That’s the whole key, whatever SEO team in-house or you hire, they have to be on the same page at the same level as yourself. They understand what your whole outcome is. What’s your core values? What your goals are and your mission. You have to be in alignment as much as they want to hire you, we vet them as much as they vet us.

Shani: That’s right. It’s funny when you said let them in. It reminds me, I was a guest on a fairly well-known person’s Facebook live. It was actually Facebook and Instagram live going at the same time off of two different devices. She was doing it out of her home office, of course, #COVID. While we were chatting having really intimate deep conversations about a few things, she’s got a couple of kids and they’re coming and going and they’re leaning into her live video, kissing her goodbye on the cheek. It was like you felt like you were in her living room with her. It was very cool.

John: It’s okay because people understand reality is you have children and it’s COVID and no one’s allowed out and schools close and it’s okay, right?

Shani: I get the sense that even after COVID, I think people just love that. They’re like oh, she’s not getting all uptight because her kids are in the frame and they’re interrupting her. She’s incorporating it into what she’s doing. To me, that’s a really great example of authenticity and let them in to use your words.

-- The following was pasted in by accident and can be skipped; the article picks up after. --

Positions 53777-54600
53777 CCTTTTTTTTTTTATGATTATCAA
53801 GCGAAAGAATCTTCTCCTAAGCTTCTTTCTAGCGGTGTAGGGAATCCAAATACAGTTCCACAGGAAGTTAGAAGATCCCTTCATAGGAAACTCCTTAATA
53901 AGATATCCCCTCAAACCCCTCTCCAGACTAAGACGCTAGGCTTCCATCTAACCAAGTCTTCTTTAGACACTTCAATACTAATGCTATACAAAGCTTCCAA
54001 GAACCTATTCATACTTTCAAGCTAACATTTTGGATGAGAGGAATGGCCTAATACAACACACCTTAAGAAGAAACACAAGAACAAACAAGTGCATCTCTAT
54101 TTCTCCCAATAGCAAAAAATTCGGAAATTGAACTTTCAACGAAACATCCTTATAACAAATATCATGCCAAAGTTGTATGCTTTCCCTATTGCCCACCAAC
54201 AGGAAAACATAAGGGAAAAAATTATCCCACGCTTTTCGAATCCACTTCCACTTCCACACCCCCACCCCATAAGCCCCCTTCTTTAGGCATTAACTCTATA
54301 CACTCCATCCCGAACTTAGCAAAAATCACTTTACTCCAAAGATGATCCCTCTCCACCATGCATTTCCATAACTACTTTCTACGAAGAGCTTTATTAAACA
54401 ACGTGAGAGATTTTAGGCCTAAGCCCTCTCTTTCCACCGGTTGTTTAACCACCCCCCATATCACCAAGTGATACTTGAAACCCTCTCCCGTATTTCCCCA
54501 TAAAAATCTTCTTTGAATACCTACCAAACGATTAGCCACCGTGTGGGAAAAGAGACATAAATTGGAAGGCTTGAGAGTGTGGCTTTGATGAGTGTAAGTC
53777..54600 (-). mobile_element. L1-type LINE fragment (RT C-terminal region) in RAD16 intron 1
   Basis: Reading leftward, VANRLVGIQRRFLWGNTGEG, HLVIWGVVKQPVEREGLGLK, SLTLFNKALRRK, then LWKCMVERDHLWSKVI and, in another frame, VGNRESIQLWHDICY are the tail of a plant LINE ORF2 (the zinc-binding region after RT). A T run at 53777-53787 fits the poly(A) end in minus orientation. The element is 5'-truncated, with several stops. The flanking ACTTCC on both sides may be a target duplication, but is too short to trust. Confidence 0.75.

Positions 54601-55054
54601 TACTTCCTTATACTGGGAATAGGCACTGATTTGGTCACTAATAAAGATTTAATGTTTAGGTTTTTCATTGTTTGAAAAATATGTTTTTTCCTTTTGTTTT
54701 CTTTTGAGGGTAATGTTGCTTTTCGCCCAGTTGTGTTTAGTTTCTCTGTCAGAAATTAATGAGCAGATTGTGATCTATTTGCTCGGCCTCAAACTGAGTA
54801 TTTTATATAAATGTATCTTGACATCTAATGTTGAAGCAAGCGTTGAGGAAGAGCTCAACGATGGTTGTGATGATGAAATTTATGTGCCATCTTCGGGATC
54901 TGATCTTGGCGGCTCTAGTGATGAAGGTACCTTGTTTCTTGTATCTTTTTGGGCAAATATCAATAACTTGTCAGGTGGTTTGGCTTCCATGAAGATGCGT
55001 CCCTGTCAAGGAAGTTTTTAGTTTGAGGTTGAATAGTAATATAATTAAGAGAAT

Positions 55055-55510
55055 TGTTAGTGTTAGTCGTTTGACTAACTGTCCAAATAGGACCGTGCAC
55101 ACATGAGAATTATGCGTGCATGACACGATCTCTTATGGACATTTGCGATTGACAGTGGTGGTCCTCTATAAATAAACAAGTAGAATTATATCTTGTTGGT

John: [crosstalk]. Big brands have a lot of budget to really make it professionally looking. Today, the average business owner or consumer has a phone that is really high on [crosstalk] or a Zoom account. As much as you want to make it look professional, it’s genuine. It’s yourself, it’s [crosstalk] and it’s okay.

Shani: Totally okay. I love it. Here’s my next question. You had mentioned earlier that there were at least 200 factors that go into your ranking. Does that mean that this is not ever going to be a Do It Yourself if you’re an industrious entrepreneur and you want to do your own SEO, because that sounds awfully convoluted.

John: You can definitely do it yourself. Everything’s self-taught even on my end. I didn’t know technical background but then, I started hiring people that were really good at what they were good at. From social strategists to SEO managers, to the doers, from link builders to social content, reputation managers to videographers to technical SEO. There’s so many other components that are very critical.